The next ten days will tell the tale of the ice melt in 2013.



Thanks for reposting. Fascinating. There are flaws in their model. They are working on those for future iterations. Still, it makes sense and it matches what we are seeing. As the delta T from pole to equator collapses we are seeing the polar and Ferrel cells shrinking. The bifurcation their models exhibit is unsurprising and one of he dragon kings that changes everything.

The mechanics of how that happens now seems to be that as the delta T falls, the Rossby waves slow and the oscillations north and south broaden (a bit like a steams meander changes as the slope from mountain to ocean declines). This then leads to the overlap and merging of the jet streams and the break down of the polar and Ferrel cells leading to a single polar-Ferrel cell state as a transition to the next step where the same thing happens with the expanding Hadley to polar-Ferrel cell boundary and reorganization of the whole system into a single Hadley cell state.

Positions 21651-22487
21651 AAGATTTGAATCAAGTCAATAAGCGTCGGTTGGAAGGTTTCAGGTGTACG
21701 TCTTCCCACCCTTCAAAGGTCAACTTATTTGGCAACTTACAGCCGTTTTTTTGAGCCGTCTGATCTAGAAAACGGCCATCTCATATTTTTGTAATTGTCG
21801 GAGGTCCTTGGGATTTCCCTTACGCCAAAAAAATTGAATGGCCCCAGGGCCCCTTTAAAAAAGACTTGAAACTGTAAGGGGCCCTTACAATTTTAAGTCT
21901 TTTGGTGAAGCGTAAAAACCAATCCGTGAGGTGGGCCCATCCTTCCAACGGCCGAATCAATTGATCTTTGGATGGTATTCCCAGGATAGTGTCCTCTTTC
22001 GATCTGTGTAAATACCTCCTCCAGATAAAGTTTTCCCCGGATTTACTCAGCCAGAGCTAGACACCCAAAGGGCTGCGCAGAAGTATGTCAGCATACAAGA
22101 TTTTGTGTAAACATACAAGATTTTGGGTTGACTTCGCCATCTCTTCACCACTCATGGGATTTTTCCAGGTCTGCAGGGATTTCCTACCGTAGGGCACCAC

We could probably apply this same model to the gas giants and find five, seven and nine cell variations as the delta T increases. Just as a guess, I suspect the odd count of cells is more stable than the even count. But that is only a guess.

So, as we watch the jet streams merging, we maybe watching the state change in progress. It would not be surprising for this to be very abrupt. And with it, it would not be surprising to see a lot more energy flowing into the arctic from the equatorial regions. At least temporarily this would seem to drive a lot of cold southward near the surface. And that might seriously mask the global warming indicators until the polar ice is gone and the equible climate mode takes over.